Despite overnight raids and arrests by security forces, tens of thousands of people came out in Myanmar on Sunday, in one of the biggest days of protest against the military take-over of the democratically elected civilian government.
Under the cover of darkness, raids by security forces in the main city, Yangon, saw the arrest of campaign leaders and opposition activists.
Meanwhile, in the country’s northern Shan region in the town of Lashio, police fired tear gas and stun grenades on the protesters, according to live video posted on Facebook.
A witness said police opened fire to break up a protest in the historic temple town of Bagan, but it was not clear if they were using rubber bullets or live ammunition and there were no immediate reports of casualties.
Protests in half a dozen other cities were peaceful.
The biggest turnout in Sunday’s protests was in Myanmar’s second city, Mandalay, where activists staged a sit-in protest after two minutes of silence in honour of people killed by police and the army, video showed.
The United Nations says security forces have killed more than 50 people since daily protests began after the military overthrew and detained elected leader Aung San Suu Kyi on 1 February.
“They are killing people just like killing birds and chickens,” one protest leader said to the crowd in Dawei, in the country’s south. “What will we do if we don’t revolt against them? We must revolt.”
Protests were also held in at least three places in Yangon, where residents said soldiers and police moved into several districts overnight, firing shots. They arrested at least three in Kyauktada township, said residents who did not know the reason for the arrests.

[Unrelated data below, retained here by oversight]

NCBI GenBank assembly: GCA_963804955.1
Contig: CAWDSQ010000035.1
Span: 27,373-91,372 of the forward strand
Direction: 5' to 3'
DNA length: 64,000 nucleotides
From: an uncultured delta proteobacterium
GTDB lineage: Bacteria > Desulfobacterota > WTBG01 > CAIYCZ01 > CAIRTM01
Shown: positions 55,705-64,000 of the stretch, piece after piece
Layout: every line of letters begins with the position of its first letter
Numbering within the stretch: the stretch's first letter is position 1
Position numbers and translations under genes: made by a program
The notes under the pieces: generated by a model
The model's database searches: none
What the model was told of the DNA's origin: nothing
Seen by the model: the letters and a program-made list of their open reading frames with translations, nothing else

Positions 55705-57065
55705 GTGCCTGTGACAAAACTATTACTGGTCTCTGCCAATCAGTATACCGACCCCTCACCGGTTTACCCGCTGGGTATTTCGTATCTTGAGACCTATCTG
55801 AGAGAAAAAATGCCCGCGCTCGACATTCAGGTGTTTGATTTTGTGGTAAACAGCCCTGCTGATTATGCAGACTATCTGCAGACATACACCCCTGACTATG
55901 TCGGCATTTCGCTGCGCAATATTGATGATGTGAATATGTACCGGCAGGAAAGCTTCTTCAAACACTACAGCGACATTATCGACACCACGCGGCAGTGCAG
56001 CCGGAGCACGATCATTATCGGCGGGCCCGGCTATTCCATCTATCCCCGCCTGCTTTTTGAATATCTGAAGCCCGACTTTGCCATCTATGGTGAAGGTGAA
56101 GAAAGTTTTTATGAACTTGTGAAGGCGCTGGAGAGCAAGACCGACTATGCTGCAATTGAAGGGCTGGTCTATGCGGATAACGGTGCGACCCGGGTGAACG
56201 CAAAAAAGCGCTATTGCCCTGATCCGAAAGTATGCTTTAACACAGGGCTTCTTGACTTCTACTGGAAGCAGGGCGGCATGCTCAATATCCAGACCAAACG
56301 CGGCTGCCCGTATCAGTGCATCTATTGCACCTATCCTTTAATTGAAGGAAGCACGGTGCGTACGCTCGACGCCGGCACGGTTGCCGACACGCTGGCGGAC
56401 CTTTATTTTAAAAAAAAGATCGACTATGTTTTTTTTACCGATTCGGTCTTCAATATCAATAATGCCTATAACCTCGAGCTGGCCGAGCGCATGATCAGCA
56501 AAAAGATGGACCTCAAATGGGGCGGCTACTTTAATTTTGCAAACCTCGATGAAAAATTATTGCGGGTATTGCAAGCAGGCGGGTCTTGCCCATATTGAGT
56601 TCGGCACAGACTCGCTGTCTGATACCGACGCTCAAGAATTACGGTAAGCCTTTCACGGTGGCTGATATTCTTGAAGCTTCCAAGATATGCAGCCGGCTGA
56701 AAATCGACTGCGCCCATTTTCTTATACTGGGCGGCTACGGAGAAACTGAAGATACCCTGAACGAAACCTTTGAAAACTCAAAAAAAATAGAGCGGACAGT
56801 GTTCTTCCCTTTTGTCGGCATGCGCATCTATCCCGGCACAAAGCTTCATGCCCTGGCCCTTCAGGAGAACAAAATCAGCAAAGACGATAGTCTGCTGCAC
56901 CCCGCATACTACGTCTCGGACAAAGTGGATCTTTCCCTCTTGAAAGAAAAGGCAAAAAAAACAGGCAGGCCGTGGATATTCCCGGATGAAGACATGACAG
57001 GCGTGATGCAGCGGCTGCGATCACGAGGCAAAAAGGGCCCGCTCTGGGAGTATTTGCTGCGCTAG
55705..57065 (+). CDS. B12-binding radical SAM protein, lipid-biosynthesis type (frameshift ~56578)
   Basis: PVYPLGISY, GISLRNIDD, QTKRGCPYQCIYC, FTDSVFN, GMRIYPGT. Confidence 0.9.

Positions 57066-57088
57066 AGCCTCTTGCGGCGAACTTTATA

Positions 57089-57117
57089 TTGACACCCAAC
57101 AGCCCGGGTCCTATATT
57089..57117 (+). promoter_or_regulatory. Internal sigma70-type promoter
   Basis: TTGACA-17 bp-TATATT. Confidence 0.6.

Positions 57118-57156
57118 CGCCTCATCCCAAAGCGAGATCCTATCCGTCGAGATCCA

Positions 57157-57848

Police could not be reached for comment and a junta spokesman did not answer calls requesting comment.
More than 1,700 people had been detained under the junta by Saturday, according to figures from the Assistance Association for Political Prisoners (AAPP), an advocacy group.
“Detainees were punched and kicked with military boots, beaten with police batons, and then dragged into police vehicles,” AAPP said. “Security forces entered residential areas and tried to arrest further protesters, and shot at the homes, destroying many.”
Protesters demand the release of Aung San Suu Kyi and the respect of November’s election, which her party won in landslide but which the army rejected. The military has said it will hold elections at an unspecified date.
The junta leader and army chief, Min Aung Hlaing, had been under western sanctions even before the coup, for a campaign of alleged ethnic cleansing against the Rohingya minority. (Source: The Guardian)